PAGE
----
The changing face of corporate computing was evident at PC Expo last week, as traditional personal computer exhibitors were pushed into the backseat by makers of handheld and wireless devices.
Handheld devices were ubiquitous; huge swaths of the New York show floor were occupied by vendors pushing add-ons for Handspring, Palm and Windows CE devices. Palm, though it canceled plans to buy Extended Systems, said it will resell the companys software that allows synchronization of data between Palm devices, and Lotus Developments Domino and Microsofts Exchange servers. Palm also said it will join with Panasonic to promote the Secure Digital Associations standards for memory cards and input/output cards. Both companies are using the standards in their devices.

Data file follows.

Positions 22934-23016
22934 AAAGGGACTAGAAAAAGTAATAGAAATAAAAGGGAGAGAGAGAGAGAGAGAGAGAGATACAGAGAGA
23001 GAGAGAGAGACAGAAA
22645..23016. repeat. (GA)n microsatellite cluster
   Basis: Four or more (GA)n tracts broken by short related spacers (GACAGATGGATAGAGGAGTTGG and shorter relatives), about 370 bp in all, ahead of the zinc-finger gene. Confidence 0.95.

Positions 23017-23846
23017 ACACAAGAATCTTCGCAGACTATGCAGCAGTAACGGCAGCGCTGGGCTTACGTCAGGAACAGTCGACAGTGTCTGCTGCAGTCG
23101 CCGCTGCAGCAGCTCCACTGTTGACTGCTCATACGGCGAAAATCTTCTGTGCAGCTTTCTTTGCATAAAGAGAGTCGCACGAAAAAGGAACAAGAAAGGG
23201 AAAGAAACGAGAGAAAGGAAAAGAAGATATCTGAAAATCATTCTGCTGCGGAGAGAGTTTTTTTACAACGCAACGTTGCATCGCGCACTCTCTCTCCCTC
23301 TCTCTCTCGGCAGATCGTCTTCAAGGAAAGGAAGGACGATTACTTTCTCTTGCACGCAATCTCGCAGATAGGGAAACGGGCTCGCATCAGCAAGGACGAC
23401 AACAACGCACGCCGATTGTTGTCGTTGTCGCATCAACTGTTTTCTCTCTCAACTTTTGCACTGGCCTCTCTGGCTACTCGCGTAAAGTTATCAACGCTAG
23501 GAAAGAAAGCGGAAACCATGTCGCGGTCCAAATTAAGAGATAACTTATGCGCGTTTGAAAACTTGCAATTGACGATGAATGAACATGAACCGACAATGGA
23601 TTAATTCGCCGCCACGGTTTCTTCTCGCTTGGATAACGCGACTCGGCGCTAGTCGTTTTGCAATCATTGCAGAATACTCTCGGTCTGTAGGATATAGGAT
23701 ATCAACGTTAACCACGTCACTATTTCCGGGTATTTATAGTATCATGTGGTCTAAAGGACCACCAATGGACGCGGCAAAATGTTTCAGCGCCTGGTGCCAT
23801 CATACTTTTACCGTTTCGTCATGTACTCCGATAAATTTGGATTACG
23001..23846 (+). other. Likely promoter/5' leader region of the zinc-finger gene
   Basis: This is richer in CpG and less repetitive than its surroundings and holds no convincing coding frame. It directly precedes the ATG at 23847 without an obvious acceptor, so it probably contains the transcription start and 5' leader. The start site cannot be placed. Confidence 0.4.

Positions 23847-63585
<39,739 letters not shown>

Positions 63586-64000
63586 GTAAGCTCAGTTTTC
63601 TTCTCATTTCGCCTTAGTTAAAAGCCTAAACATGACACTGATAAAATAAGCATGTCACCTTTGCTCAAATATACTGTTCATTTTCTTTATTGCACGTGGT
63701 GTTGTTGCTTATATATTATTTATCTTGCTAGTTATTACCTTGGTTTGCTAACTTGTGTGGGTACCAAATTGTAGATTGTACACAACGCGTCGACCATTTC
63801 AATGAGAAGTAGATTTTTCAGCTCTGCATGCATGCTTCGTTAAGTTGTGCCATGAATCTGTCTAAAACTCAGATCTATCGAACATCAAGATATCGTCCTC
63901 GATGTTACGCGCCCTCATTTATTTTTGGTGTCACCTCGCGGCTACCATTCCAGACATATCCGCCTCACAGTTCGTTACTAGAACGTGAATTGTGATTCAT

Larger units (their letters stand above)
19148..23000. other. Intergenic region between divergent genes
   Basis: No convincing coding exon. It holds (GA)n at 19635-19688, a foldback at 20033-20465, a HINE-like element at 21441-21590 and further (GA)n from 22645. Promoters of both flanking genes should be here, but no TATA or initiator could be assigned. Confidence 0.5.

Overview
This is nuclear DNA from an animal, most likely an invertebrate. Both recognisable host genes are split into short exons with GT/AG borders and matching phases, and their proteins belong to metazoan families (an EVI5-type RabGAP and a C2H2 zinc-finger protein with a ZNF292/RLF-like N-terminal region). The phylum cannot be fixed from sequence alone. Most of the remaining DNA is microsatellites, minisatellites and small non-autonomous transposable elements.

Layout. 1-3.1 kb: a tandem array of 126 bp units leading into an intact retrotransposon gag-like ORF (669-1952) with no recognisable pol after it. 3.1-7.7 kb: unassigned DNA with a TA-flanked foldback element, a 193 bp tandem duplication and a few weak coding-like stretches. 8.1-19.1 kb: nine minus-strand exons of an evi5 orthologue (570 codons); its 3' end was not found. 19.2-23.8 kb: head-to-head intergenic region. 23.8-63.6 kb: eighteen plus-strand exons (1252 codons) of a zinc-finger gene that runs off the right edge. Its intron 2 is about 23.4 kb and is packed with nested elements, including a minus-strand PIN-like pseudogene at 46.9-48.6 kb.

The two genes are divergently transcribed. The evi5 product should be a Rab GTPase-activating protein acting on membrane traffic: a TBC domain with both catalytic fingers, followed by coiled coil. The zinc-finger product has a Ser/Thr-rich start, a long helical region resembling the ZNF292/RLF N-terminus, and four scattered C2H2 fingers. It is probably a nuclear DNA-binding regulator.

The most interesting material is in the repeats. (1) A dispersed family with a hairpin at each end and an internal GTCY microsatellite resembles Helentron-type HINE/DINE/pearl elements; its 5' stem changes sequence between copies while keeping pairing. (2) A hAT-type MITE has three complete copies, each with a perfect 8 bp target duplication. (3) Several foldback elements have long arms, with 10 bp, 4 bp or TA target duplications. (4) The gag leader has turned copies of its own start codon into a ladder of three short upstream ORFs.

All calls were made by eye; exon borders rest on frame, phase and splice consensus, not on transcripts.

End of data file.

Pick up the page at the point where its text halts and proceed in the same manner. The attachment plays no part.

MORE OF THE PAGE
“Were still trying to see how PDAs [personal digital assistants] are going to affect us,” said Marty Wallace, an administrator at the religious group that publishes The Watchtower magazine. “We want to see if they are cost-effective in the corporate environment.”
Intel, meanwhile, touted its e-business initiatives as a way through the current slump. “E-business is here to stay,” said Intel Vice President Michael Splinter. “In 1998, we had no customers on the Internet. Today we do over $2 billion a month.” It is not just the dollar volume that impressed Intel, but the ability to improve services. “Weve moved orders to off-hours,” Splinter said, “and gained efficiencies of 50 percent.”
Some customers were still looking for the right e-business solutions.
“Im looking for things dealing with security and remote access, but I cant find them,” said Steve Cone, systems administrator at Laser Technologies International, a maker of toner cartridges.